If a child under the age of 8 is found unattended, Library staff will attempt to locate the parent/caregiver in the Library and inform him/her of the Unattended Child policy. If the parent/caregiver cannot be found, Library staff will contact the Haverhill Police Department. If a child under the age of 8 violates the Library’s Code of Conduct, the child and the parent/caregiver will be informed of the policy. If inappropriate behavior continues, the child and parent/caregiver may be asked to leave the Library.

    Children ages 8 to 10 must have a parent/caregiver in the Library. Children who exhibit inappropriate behavior may be asked to leave the Library. If a child ages 8 to 10 is not able to leave the Library without an adult, he/she should not be in the Library alone.”

    And a related article:
    http://publiclibrariesonline.org/2013/03/unattended-children-no-easy-answers/

    As for content common sense would be to better match kids to books within their comfort range I suppose. If a second grader wants to bring home a 500 page book on the American Revolution for an assignment due in a couple weeks that’s perhaps their call, but wouldn’t a several 50-120 page books geared to elementary level readers ensure a better chance of success? They could be a precocious speed-reader.

  28. magistramarla says

    I read way above my age level since day 1 of school for me. My Grandfather taught me to read and I was reading Black Beauty aloud to him when I started school at the age of six. I had read most of the English classics (Bronte, Dickens, Shakespeare, etc.) by the time I finished Jr. High. My husband was the same kind of early and avid reader.
    We lived in Oklahoma when our second daughter started kindergarten. For show and tell, she took one of her favorite books to school, and began reading it to her classmates. I received an angry call from her teacher, upset that any child would be reading so long before the school proclaimed that the child should be reading. I took my concerns all the way to the superintendent, who told me that “people from up north shouldn’t be pushing their kids so hard”.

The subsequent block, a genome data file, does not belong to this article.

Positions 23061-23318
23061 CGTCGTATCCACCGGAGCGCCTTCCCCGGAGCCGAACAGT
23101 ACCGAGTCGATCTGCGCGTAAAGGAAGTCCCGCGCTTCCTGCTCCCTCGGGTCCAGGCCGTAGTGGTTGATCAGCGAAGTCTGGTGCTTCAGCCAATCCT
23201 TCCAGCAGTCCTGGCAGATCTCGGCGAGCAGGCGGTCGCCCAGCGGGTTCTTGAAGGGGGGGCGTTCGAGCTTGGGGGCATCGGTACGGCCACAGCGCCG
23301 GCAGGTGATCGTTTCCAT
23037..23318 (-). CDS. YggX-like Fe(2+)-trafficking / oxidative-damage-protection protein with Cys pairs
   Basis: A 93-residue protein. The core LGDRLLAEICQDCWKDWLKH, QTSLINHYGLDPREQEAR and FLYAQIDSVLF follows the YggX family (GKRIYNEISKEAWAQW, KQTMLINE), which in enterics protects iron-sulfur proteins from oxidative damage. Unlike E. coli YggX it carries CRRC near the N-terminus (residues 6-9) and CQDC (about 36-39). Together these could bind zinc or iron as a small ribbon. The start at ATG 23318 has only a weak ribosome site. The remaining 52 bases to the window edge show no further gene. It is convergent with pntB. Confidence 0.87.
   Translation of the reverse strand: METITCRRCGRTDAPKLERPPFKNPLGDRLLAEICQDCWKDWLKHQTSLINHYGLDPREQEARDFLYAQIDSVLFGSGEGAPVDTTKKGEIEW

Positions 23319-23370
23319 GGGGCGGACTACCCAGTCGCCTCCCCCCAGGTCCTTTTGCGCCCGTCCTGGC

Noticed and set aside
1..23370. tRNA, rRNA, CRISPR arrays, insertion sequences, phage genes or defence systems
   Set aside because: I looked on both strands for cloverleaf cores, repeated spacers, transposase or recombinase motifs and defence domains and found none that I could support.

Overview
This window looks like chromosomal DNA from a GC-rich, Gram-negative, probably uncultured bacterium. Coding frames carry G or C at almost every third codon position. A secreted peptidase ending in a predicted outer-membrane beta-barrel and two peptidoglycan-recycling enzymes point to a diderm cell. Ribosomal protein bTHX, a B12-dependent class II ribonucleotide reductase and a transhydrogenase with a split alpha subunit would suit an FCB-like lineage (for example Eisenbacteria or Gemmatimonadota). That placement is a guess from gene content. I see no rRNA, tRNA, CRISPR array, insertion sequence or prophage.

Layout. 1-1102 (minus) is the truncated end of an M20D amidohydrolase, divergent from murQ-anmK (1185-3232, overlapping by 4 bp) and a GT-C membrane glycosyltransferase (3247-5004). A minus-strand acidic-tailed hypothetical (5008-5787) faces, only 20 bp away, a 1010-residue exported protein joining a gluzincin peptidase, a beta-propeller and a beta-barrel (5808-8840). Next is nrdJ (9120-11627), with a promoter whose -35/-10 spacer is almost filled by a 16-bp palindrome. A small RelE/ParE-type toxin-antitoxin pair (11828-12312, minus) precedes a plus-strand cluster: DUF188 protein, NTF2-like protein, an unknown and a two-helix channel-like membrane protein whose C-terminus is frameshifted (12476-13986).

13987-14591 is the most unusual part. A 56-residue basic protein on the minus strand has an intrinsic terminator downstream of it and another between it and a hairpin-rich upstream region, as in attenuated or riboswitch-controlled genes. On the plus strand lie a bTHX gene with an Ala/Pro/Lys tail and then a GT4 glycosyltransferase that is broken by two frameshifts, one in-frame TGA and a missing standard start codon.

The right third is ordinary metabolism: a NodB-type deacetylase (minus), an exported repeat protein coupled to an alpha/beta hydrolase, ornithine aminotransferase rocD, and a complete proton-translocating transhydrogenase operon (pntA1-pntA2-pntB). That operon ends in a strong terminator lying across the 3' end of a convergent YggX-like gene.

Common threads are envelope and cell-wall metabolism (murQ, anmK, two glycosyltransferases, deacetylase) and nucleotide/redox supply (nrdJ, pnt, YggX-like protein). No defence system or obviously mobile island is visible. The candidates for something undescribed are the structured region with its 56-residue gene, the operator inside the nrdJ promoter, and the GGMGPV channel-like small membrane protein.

A few years later, we were living in Ohio, and we were packing our station wagon for a trip to Disney World. Our friend, her husband and my husband and I had all read the first book in The Clan of The Cave Bear series, a decidedly adult book. Our oldest daughter, 10 at the time, settled into the back seat with the book. We agreed that she could read it, with the agreement that she should discuss it with us each evening when we stopped for the night. She did so, and we all learned a lot from the discussions.
    That child is now a Neuroscience PHD, and her next younger sister is now a high level executive. We tried hard to instill a love of reading and education in all of our children. We think that is why we have five successful adult children.

  29. whheydt says

    From the other perspective… My wife and I permitted our kids to read any book in the house (we had–and still have–a lot of books). We did put a few specific one on high shelves, but that was meant as mild discouragement, not a denial of permission. One example of a book on a high shelf when they were small was “Gray’s Anatomy”.